We often lament that our supermarkets better use technology than our hospitals do. Our supermarket can tell us exactly how many boxes of cornflakes there are and exactly where they are in the store. Most of the hospitals we work with cannot tell us how many orthopedic widgets they have and where they are.
Online retailers like Amazon.com use populational databases to predict what someone might want to buy. How often have you bought something on an online site and saw a message that says something like “People who have purchased “X” have also often purchased “Y”? Great marketing tool!
But now healthcare researchers have taken that concept in attempt to improve the medication reconciliation process. Initial lists for medication reconciliation (sometimes called “best possible medication history” or similar names) very frequently omit important drugs that a patient has actually been taking. Hasan and colleagues (Hasan 2011) have used the above concept, which they refer to as collaborative filtering, to help identify medications omitted from patient medication lists at the time of medication reconciliation. They basically determine, based on large population databases, that patients who take drug “X” also often take drug “Y”. They established multiple different algorithms and applied them to sample patient data. In fact, their algorithms were able to guess correctly an omitted drug within 10 guesses about 50% of the time (they did even better guessing the therapeutic class of a missing drug). They found some of their algorithms might work better in certain settings or with certain populations.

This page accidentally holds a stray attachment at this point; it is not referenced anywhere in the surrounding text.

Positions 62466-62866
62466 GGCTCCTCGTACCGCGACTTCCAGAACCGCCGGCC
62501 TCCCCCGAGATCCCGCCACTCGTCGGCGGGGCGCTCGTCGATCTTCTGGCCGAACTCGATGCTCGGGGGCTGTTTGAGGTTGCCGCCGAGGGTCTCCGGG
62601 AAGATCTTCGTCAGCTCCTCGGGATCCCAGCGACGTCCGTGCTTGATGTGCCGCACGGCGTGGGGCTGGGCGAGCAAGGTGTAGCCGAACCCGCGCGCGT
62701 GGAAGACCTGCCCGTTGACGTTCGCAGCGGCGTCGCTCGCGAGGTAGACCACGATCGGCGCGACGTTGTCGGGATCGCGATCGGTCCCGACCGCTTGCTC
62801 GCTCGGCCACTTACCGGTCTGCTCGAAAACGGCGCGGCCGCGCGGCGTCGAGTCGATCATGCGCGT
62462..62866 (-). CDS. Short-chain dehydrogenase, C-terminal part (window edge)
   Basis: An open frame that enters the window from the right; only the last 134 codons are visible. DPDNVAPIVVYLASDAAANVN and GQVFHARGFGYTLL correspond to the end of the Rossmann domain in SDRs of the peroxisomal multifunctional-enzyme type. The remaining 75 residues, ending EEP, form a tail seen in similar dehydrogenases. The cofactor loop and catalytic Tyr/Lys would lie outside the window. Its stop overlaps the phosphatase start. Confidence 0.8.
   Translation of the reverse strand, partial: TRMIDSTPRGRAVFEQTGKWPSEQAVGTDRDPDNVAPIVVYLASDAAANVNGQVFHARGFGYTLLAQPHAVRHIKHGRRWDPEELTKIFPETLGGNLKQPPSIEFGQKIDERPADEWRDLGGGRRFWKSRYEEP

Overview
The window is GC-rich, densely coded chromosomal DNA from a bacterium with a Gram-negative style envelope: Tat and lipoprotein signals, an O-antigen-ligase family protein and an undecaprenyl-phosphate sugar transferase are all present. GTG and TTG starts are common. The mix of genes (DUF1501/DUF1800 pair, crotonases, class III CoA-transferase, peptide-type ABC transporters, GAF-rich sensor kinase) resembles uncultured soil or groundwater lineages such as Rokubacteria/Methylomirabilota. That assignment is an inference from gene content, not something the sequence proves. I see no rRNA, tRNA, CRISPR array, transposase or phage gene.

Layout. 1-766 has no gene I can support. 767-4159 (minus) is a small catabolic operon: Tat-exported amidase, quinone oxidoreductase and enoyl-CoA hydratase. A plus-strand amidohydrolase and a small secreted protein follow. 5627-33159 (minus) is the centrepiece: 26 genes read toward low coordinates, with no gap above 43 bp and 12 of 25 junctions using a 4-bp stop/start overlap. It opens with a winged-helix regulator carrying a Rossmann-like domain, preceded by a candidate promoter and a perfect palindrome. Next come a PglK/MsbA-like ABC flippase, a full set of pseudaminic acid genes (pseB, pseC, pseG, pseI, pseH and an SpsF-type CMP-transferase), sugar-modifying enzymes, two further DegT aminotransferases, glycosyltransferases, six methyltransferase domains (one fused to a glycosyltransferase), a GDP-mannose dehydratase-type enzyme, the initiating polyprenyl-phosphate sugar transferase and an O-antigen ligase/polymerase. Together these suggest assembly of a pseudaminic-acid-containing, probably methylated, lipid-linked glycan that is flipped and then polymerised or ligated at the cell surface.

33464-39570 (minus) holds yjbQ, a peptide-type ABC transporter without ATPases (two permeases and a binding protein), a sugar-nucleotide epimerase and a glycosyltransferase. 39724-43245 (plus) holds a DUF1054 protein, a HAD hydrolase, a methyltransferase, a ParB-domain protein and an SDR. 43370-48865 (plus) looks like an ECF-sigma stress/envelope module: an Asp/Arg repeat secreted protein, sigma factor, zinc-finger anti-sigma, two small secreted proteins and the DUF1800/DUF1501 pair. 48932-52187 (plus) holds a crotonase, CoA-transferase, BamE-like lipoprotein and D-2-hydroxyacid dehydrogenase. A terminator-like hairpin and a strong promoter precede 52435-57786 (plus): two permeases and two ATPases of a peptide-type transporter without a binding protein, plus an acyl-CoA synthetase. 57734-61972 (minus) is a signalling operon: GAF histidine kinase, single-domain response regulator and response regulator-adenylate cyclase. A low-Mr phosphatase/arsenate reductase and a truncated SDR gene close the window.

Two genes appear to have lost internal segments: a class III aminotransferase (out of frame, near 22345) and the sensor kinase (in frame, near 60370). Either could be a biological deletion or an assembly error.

While this is not yet ready-for-prime-time, and might be expected to produce some unintended consequences, it is a fascinating concept that we expect someday will prove to be very useful in improving the medication reconciliation process. Think about how this could also be used to improve another patient safety problem – diagnostic error.
Keep your eyes on this technology!
Hasan S, Duncan GT, Neill DB, Padman R. Automatic detection of omissions in medication lists. JAMIA 2011; 18: 449-458 Published Online First: 29 March 2011